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*Randall Kennedy was born on this date in 1954 in Columbia, South Carolina; he is a Black Law professor and author.
Randall LeRoy Kennedy is the middle child of Henry Kennedy Sr., a postal worker, and Rachel Kennedy, an elementary school teacher. He has a brother, Henry H. Kennedy, Jr., United States District Court Judge for the District of Columbia, Washington, D.C., and a sister Angela Kennedy, a lawyer in the Public Defender Service for D.C.
As a child, fleeing the abuses of Jim Crow, his family moved from South Carolina to Washington, D.C. Kennedy attended St. Albans School in Washington, D.C., Princeton University (A.B., 1977), University of Oxford (graduate studies, 1977–79), and Yale Law School (J.D., 1982). He was a Rhodes Scholar and served as a law clerk for Judge J. Skelly Wright of the United States Court of Appeals from 1982–83 and for Justice Thurgood Marshall from 1983-84. He was admitted to the Washington, D.C. bar in 1983.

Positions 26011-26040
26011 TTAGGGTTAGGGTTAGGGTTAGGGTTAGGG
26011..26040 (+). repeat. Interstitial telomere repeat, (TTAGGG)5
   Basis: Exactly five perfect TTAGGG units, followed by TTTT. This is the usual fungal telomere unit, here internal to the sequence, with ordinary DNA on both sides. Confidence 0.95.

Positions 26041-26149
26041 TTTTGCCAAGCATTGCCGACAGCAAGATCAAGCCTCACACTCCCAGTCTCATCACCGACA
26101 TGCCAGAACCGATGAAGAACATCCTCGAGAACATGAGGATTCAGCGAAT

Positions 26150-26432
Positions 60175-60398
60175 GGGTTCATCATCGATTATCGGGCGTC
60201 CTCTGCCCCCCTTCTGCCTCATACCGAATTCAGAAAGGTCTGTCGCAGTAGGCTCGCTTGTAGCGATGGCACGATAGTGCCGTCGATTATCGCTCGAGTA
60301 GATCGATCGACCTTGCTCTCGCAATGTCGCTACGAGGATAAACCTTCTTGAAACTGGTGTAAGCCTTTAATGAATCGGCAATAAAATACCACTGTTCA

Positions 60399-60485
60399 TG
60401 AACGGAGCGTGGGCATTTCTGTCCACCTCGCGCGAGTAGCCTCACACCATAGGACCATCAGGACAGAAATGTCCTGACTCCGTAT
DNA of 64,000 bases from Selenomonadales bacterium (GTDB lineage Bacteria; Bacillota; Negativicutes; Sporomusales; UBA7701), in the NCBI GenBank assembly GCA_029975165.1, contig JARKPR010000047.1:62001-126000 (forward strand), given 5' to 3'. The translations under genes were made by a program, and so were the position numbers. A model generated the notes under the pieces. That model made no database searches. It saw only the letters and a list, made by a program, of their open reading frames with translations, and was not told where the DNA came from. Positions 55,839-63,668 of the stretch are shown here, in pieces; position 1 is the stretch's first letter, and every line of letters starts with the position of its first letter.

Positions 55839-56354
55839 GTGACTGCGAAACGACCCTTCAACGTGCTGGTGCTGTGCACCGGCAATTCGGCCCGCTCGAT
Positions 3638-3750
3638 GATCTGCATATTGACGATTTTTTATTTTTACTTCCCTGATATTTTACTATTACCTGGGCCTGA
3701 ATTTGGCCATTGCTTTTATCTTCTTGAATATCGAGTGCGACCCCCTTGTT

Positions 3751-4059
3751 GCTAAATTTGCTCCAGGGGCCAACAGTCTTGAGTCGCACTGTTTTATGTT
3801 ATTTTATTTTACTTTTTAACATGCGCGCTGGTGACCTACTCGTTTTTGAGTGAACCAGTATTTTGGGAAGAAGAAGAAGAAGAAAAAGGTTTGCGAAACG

In 1986, Kennedy married Dr. Yvedt Matory, a cancer surgeon. They had three children: Rachel, Thaddeus, and Henry. Yvedt Matory died of complications arising from melanoma on April 15, 2005. In 1984 Kennedy joined the faculty at Harvard Law School, teaching courses on race relations law and freedom of expression. Kennedy first came to prominence as a legal-academic scholar and author when he began addressing affirmative action. In 1997, Kennedy published Race, Crime, and the Law, which received a Robert F. Kennedy Book Award in 1998. In 2002, Kennedy published "Nigger: The Strange Career of a Troublesome Word." In Interracial Intimacies: Sex, Marriage, Identity, and Adoption, published in 2003,
Kennedy attempts to bring greater understanding to the racial issues that continue to trouble American society. He is known as a scholar who is unafraid of tackling difficult racial issues. He has written for academic and popular journals, published several books, and served on the editorial boards of the magazines American Prospect and The Nation. Kennedy has written extensively on interracial marriages, adoptions, and the relationship between race and crime. His views have won acclaim, but they have also courted controversy.
Through many speeches and lectures, Kennedy continues to promote debate on racial issues in the public arena. Kennedy noted that the relationship between white and Black America remains one of America's most perplexing problems. "Obviously, there are all sorts of ethnic, racial conflicts in American society, but there's one that is deeper than all the others, and that's white/black racial conflict." Randall Kennedy currently serves as a Trustee of Princeton University.